Computer scientists and engineers from Sandia National Laboratories and Boston University recently earned the Gauss Award at the International Supercomputing conference. They were honored for their work automatically diagnosing problems and potentially fixing them in supercomputers using machine learning.
It turns out that supercomputers, which are relied on for everything from forecasting the weather to cancer research to ensuring U.S. nuclear weapons are safe and reliable, can have bad days. They contain a complex collection of interconnected parts and processes that can go wrong. For example, parts can break, previous programs can leave “zombie processes” running that gum up the works, network traffic can cause bottlenecks, or a computer code revision can instigate problems. These problems often result in programs not running to completion and wasting valuable supercomputer time.
So the team came up with a list of issues they have encountered when working with supercomputing and then wrote code to re-create those problems or anomalies. They ran a variety of programs with and without the anomaly codes on two supercomputers, one at Sandia and a public cloud system operated by Boston University.
While the programs were running, researchers collected data on the process, monitoring how much energy, processor power, and memory was used by each node. Monitoring more than 700 criteria used less than 0.005% of the supercomputer’s processing power, and this is where machine learning comes in.
Machine learning is a broad collection of computer algorithms that find patterns without being explicitly programmed on the important features. The team wrote several machine learning algorithms that detect anomalies by comparing data from normal program runs and those with anomalies. They tested the algorithms to see which was best at correctly diagnosing the anomalies. For example, one technique, called Random Forest, was particularly adept at analyzing vast quantities of the data monitored and deciding which metrics were important, then determining if the supercomputer was being affected by an anomaly.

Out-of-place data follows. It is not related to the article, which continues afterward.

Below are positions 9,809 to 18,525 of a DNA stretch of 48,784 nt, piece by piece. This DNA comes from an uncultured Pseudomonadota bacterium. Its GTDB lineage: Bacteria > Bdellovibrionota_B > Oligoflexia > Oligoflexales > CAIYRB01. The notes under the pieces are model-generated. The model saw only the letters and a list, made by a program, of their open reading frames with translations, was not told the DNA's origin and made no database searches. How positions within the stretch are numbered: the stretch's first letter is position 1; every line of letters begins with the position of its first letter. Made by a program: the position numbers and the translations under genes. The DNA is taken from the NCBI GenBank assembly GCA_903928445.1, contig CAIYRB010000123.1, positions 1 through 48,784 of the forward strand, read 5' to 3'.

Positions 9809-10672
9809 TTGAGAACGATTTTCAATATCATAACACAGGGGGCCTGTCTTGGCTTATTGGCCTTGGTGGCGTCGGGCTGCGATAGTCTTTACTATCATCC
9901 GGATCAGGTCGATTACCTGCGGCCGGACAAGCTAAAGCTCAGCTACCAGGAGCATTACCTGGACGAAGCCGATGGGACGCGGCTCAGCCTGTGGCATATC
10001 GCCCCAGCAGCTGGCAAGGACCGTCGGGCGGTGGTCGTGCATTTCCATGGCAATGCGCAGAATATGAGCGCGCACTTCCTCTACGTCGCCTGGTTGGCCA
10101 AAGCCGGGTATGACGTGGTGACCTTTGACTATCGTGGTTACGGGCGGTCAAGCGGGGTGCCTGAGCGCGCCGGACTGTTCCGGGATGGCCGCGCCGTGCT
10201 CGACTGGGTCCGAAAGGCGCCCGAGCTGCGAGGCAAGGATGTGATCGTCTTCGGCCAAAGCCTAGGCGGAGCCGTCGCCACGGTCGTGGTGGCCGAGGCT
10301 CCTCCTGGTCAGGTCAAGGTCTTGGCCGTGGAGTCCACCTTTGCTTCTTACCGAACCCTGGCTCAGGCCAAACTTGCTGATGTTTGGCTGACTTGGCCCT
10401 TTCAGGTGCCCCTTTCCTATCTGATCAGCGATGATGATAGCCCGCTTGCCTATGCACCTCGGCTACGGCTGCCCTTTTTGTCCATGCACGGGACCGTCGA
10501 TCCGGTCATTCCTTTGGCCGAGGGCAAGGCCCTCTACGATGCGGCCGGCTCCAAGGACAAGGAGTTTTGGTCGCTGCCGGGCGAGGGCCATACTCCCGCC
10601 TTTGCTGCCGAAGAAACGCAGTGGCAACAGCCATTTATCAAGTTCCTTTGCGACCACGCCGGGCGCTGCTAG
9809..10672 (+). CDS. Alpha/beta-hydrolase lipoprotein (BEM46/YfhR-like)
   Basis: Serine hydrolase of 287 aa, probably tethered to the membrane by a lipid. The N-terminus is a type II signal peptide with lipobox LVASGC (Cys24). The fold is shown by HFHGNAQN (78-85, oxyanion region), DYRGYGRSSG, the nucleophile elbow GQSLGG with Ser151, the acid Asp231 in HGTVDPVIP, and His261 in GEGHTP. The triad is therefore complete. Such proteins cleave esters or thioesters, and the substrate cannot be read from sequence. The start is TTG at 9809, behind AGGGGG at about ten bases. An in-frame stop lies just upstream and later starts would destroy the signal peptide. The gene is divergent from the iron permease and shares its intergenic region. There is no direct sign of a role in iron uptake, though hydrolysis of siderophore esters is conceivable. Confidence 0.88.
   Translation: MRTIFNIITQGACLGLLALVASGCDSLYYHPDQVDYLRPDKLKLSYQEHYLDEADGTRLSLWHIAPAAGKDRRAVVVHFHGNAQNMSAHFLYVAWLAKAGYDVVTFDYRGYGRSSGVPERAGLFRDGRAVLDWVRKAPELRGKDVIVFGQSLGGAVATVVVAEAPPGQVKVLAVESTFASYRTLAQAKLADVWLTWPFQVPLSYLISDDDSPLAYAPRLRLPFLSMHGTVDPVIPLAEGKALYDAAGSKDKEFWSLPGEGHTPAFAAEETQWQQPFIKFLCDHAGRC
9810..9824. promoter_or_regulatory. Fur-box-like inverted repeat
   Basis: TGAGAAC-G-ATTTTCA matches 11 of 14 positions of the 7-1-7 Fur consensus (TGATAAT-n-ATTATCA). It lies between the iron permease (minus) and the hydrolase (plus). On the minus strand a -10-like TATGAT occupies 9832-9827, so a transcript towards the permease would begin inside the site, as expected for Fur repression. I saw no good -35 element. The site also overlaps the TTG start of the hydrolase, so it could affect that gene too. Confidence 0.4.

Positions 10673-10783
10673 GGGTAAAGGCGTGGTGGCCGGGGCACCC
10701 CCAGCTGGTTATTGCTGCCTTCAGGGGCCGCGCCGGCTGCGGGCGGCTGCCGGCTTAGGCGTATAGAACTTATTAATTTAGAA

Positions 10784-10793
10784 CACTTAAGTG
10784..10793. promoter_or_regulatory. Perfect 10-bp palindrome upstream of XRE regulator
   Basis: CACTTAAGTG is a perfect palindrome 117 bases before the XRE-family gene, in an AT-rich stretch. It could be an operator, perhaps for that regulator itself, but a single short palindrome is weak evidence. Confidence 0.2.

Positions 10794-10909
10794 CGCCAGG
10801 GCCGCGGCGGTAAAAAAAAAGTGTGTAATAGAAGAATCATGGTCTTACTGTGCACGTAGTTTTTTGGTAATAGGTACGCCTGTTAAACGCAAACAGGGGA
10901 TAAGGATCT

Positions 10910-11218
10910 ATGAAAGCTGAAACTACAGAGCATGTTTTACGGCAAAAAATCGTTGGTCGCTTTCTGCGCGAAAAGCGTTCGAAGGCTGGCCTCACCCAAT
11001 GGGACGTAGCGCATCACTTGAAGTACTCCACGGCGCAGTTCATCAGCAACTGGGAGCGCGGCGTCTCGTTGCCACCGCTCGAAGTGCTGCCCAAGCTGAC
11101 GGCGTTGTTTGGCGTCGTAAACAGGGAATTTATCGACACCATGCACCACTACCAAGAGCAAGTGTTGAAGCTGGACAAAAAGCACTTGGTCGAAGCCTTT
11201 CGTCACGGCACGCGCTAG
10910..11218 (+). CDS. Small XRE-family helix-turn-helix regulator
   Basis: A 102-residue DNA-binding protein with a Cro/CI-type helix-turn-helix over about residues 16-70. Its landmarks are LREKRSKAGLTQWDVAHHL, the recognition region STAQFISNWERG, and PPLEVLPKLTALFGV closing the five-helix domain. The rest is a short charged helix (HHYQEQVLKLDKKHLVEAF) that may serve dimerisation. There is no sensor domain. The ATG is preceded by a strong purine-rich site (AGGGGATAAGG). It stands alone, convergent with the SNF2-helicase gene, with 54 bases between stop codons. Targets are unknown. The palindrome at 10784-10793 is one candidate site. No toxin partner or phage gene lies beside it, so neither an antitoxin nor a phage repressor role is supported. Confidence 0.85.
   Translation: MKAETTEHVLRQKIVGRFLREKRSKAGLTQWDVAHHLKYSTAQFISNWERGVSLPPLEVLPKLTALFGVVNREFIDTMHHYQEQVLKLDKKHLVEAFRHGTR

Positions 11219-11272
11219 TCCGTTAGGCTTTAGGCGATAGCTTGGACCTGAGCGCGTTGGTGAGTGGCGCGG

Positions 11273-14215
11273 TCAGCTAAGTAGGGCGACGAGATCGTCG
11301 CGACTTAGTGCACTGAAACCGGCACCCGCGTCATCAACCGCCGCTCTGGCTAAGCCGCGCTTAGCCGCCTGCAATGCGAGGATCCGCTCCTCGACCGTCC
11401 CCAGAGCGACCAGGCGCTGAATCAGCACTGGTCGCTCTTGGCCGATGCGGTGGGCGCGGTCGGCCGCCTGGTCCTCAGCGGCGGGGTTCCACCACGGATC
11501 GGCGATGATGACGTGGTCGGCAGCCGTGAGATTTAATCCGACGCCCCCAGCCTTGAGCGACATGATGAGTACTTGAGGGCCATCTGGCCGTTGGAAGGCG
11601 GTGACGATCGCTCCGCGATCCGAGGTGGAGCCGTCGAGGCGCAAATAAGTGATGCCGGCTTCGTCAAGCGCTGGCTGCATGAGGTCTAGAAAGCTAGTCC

To accelerate the analysis, the team calculated various statistics for each metric. Simple statistical values (such as the average and the fifth and 95th percentiles), as well as more complex values (such as noisiness, trends over time, and symmetry), did suggest abnormal behavior and thus potential warning signs. Calculating these values doesn’t take much computer power and they streamlined the rest of the analysis.
The team is now working with more artificial anomalies and more useful algorithms. A major future task is to validate diagnostic techniques on real anomalies discovered during normal runs.
Thanks to the relatively low computational cost of running the machine learning algorithms, diagnostics could be used in real time, which also needs to be tested. The hope is that diagnostics will eventually be able to inform users and operation staff of anomalies as they occur, or even autonomously take action to fix or work around them.